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Category Archives: Civil Liberties

The Secret History of Women in Coding

The New York Times Magazine – The Secret History of Women in Coding – Computer programming once had much better gender balance than it does today. What went wrong? by Clive Thompson (adapted from “Coders: The Making of a New Tribe and the Remaking of the World,” available March 26, 2019): “When digital computers finally became a practical reality in the 1940s, women were … pioneers in writing software for the machines. At the time, men in the computing industry regarded writing code as a secondary, less interesting task. The real glory lay in making the hardware. … If we want to pinpoint a moment when women began to be forced out of programming, we can look at one year: 1984. A decade earlier, a study revealed that the numbers of men and women who expressed an interest in coding as a career were equal. … From 1984 onward, the percentage dropped; by the time 2010 rolled around, … 17.6 percent of the students graduating from computer-science and information-science programs were women. One reason … has to do with a change in how and when kids learned to program. … Once the first generation of personal computers, like the Commodore 64 or the TRS-80, found their way into homes, teenagers were able to play around with them [before entering college] … By the mid-’80s, some college freshmen … were remarkably well prepared. … [T]hese students were mostly men, as two academics discovered when they looked into the reasons women’s enrollment was so low…”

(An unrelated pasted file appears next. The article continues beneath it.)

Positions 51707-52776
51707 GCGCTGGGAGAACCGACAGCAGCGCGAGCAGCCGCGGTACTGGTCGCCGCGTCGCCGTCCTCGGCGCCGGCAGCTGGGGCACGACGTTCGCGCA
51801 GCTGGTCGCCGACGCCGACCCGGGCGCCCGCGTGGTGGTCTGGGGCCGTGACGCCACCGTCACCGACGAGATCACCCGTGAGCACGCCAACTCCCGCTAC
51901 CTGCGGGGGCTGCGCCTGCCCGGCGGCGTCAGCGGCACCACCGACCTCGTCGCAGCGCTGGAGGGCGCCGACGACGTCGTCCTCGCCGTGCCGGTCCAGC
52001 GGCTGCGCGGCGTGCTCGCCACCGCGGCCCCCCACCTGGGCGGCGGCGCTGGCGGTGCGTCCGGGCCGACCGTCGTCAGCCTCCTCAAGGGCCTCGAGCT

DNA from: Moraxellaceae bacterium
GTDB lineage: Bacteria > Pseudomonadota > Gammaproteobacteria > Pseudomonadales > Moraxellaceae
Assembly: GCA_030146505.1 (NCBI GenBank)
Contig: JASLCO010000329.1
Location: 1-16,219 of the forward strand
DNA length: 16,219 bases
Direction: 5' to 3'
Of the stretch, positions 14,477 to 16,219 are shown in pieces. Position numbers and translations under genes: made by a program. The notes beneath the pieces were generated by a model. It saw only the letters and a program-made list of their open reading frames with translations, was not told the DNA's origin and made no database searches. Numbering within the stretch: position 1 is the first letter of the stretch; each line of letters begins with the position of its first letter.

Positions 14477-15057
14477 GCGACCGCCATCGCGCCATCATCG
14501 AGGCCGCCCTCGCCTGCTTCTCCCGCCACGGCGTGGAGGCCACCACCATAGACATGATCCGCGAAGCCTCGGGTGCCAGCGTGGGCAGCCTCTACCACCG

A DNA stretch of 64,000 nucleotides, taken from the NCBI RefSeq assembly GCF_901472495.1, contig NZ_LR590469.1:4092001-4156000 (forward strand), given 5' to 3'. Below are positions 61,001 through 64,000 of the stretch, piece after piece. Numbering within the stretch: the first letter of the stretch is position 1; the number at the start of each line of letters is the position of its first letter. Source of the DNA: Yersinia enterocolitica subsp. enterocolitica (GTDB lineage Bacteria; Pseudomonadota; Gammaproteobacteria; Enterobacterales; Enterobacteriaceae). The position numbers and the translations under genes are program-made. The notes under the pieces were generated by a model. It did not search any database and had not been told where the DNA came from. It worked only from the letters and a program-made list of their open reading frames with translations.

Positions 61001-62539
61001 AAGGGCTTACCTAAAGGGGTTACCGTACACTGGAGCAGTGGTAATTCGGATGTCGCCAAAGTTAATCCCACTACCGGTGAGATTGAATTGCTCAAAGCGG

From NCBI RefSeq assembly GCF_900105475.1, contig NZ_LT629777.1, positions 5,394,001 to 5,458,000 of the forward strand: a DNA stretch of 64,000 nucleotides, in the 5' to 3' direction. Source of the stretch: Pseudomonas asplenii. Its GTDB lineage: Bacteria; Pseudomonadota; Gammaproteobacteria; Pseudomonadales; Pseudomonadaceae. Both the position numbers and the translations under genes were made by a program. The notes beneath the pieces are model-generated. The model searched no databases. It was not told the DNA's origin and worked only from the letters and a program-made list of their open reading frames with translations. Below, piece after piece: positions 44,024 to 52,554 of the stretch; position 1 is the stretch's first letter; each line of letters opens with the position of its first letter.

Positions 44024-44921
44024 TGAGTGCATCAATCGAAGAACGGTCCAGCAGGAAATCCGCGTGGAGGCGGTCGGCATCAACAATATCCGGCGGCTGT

The median gender pay gap: It’s time to tell the whole story

Quartz: “There are gender pay gaps … and then there are median gender pay gaps. Understanding the difference between the two may determine just how much progress women make in terms of fairer compensation in the next decade. So first, the definitions: “Equal pay” gap: What women are paid versus their direct male peers, statistically… Continue Reading

A New Americanism Why a Nation Needs a National Story

Foreign Affairs – Jill Lepore: “…The United States is different from other nations—every nation is different from every other—and its nationalism is different, too. To review: a nation is a people with common origins, and a state is a political community governed by laws. A nation-state is a political community governed by laws that unites… Continue Reading

12 months, nearly 1200 deaths: the year in youth gun violence since Parkland

McClatchy: “The 12-month period starting Feb. 14, 2018, saw nearly 1,200 lives snuffed out. That’s a Parkland every five days, enough victims to fill three ultra-wide Boeing 777s. The true number is certainly higher because no government agency keeps a real-time tally and funding for research is restricted by law. The Trace, an online nonprofit… Continue Reading

Scientists Are Totally Rethinking Animal Cognition

The Atlantic – What science can tell us about how other creatures experience the world – “…Jains move through the world in this gentle way because they believe animals are conscious beings that experience, in varying degrees, emotions analogous to human desire, fear, pain, sorrow, and joy. This idea that animals are conscious was long… Continue Reading